After almost two years of pandemic and in the face of incidences that seem to be skyrocketing, this fall more and more people are asking themselves: where is this going to lead?

Is after the wave just before the next wave?

Lucia Schmidt

Editor in the "Life" section of the Frankfurter Allgemeine Sonntagszeitung.

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It is now undisputed that the virus will no longer go away. Scientists and now many politicians call the endemic phase the goal that has therefore been proclaimed. Get out of the epidemic and into the endemic. But what does that mean exactly? Will it be the condition that the Executive Minister of Health Jens Spahn (CDU) described this week with the words: "Probably everyone will be vaccinated, recovered or died by the end of this winter"?

"If an infection is endemic, it means that it is basically spread in a regional population without major fluctuations in the spreading pattern," says Professor Hajo Zeeb from the Leibniz Institute for Prevention Research and Epidemiology in Bremen.

If you observe that “the number of infections level off at a medium or low level, but never completely come to zero, then you have an endemic situation”.

There is still a pandemic situation

For the coronavirus, this means it will remain in our society and regularly cause minor seasonal outbreaks. It will always find people who are not yet or no longer immune, such as children or people whose immunity has waned. It is important, however, that in an endemic the population, whether recovered or vaccinated, is sufficiently immunized that the number of cases no longer overloads the health system. Germany is still a long way from that. From a global perspective, there is still a pandemic situation in which the virus, unlike a regionally limited epidemic, spreads across countries and continents.

According to Zeeb, there is also no exact threshold for Germany from which one can say: "The epidemic is over, now the endemic is." could endemic. In doing so, he relies on model calculations. With the highly contagious Delta variant, they assume that around 90 percent of the population must be immune to the coronavirus through a vaccination or infection in order for the endemic phase to be reached.

“If the framework conditions remain the same as they are in Germany at the moment in the next few weeks, then the R value, i.e. the number that indicates how many people an infected person is infected, will only steadily fall below one again from mid-January 2022 and thus reduce the spread, ”says Zeeb. Zeeb does not want to commit to whether we have actually already managed to reach this endemic phase. Too many uncertain parameters are included in such a model calculation; the course of the pandemic has been too surprising in many places.

What all scientists and modelers agree on: Germany is in control of how it ultimately reaches the endemic by adjusting framework conditions and finding a political and social consensus.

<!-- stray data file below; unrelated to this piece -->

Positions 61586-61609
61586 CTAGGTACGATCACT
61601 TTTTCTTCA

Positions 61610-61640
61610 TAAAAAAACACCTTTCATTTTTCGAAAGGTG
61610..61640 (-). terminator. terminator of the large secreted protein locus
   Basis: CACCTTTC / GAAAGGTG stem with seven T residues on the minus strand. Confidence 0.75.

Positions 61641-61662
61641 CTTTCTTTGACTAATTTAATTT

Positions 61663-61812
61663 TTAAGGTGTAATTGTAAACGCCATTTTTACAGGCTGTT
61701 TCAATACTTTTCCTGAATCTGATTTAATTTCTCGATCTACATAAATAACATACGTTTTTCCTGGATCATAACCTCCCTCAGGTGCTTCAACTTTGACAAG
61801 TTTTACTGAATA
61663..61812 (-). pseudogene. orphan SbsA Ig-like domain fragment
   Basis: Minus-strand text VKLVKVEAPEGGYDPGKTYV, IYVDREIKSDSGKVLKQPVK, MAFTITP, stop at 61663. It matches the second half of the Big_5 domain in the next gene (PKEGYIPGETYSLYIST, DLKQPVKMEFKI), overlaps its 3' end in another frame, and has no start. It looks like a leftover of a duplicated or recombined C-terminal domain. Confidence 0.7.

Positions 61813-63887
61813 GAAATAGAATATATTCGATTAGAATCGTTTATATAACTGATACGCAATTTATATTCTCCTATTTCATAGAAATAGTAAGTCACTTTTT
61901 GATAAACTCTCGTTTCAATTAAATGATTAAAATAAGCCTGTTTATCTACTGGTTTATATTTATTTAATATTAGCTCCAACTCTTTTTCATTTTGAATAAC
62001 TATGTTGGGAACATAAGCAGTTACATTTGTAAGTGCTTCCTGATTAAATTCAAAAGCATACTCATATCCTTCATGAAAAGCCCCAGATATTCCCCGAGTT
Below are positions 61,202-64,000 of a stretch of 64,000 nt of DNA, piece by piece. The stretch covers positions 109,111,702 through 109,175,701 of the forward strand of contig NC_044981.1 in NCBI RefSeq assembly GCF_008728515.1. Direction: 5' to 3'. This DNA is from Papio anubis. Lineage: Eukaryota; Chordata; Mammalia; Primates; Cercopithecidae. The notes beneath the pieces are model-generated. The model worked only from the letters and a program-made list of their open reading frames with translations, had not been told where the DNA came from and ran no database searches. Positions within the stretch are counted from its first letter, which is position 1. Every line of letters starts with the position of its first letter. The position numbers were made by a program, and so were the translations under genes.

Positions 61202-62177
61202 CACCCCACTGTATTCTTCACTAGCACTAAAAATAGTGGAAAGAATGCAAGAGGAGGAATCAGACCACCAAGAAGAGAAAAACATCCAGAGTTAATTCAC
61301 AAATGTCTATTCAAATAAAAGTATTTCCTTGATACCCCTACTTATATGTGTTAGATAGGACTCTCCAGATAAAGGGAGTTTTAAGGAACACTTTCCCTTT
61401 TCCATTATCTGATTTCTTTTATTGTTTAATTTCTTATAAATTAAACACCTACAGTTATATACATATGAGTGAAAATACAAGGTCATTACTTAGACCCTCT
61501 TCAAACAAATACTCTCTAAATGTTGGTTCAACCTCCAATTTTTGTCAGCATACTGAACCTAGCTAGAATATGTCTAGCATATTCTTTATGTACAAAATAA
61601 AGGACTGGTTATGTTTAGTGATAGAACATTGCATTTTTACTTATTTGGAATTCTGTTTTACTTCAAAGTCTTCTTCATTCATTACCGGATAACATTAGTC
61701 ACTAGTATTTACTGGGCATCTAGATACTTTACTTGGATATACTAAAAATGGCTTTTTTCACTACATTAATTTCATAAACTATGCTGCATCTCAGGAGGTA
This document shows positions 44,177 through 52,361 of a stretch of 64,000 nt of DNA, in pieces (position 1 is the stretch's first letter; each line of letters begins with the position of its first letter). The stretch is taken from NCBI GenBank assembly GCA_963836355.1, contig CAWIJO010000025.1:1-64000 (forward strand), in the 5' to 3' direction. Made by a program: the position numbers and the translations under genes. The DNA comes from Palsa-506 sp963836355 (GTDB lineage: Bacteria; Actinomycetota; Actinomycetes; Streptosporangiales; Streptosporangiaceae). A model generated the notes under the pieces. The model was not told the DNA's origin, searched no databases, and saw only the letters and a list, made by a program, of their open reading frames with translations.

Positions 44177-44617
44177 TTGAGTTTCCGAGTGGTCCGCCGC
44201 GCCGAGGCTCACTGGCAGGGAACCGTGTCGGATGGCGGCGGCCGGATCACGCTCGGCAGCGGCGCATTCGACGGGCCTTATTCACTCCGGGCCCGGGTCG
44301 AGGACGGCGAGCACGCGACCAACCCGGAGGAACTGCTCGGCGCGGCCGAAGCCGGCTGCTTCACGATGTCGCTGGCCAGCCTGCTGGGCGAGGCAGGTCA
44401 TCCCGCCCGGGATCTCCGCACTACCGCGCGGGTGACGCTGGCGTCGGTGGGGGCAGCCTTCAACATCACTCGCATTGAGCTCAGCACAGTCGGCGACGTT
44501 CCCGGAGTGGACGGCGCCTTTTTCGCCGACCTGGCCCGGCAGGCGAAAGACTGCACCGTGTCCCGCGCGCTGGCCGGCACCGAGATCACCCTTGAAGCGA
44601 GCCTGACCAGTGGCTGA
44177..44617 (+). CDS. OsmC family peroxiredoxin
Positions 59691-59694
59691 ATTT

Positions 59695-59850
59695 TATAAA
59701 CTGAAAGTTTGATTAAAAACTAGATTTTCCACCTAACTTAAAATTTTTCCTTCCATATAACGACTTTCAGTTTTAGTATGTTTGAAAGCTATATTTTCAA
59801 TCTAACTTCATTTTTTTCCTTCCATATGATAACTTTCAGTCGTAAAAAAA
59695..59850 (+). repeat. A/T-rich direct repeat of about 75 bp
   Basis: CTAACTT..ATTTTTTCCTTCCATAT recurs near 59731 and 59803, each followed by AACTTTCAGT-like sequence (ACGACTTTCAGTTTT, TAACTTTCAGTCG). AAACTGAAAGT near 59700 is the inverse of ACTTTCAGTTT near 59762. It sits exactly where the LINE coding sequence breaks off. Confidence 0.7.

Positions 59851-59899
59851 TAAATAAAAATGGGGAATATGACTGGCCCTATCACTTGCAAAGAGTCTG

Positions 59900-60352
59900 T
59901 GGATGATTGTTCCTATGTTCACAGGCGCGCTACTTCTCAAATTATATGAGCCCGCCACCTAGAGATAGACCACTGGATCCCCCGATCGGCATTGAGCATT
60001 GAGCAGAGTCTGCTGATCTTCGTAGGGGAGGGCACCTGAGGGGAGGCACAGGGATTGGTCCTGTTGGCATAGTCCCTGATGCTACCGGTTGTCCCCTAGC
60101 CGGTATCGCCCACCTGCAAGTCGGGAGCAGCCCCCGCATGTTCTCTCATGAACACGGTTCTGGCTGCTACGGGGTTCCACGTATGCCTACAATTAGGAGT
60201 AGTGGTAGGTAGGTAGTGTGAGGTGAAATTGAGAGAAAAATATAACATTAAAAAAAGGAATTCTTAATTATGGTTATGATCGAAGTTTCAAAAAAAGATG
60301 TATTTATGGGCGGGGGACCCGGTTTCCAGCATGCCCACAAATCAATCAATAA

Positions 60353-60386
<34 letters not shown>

If you rely on contamination, as England has been doing for weeks, you could reach your destination faster, but you have to put up with a lot of suffering and death on the way there.

If you go back into lockdown, you slow down the death rate, but also the contamination.

Is compulsory vaccination the solution?

A general compulsory vaccination that was quickly decided could lead to endemic disease very quickly with less suffering. What is also clear from the current modeling: Even if it were done quickly, a general legal obligation could not do much against the fourth wave. She will no longer help us out of this situation, "we need other means such as 2 G and significant contact reduction," says Zeeb. But, continues the epidemiologist, a general compulsory vaccination could mean that we are spared a fifth or even a sixth wave. However, as of now, such an obligation must also relate to regular refreshments. "Because it looks as if Sars-CoV-2 cannot achieve permanent vaccination protection any other way."

It remains to be seen whether reaching an endemic will really end all discussions and restrictions. It is still too unclear whether the disease Covid-19 will actually become a simple cold at some point, from which you usually get mildly ill as a child and which will no longer cause great harm in your further life. Or is Covid-19 more of a "type of flu", a disease that repeatedly claims numerous deaths, especially in risk groups, and against which one should protect oneself with vaccinations.

And despite all these uncertainties, the question still remains: Has the delta variant really reached the end of the flagpole in terms of infectivity?

If more contagious, more dangerous variants develop that even escape vaccination protection, “an endemic can quickly turn into an epidemic or even a pandemic,” says Zeeb.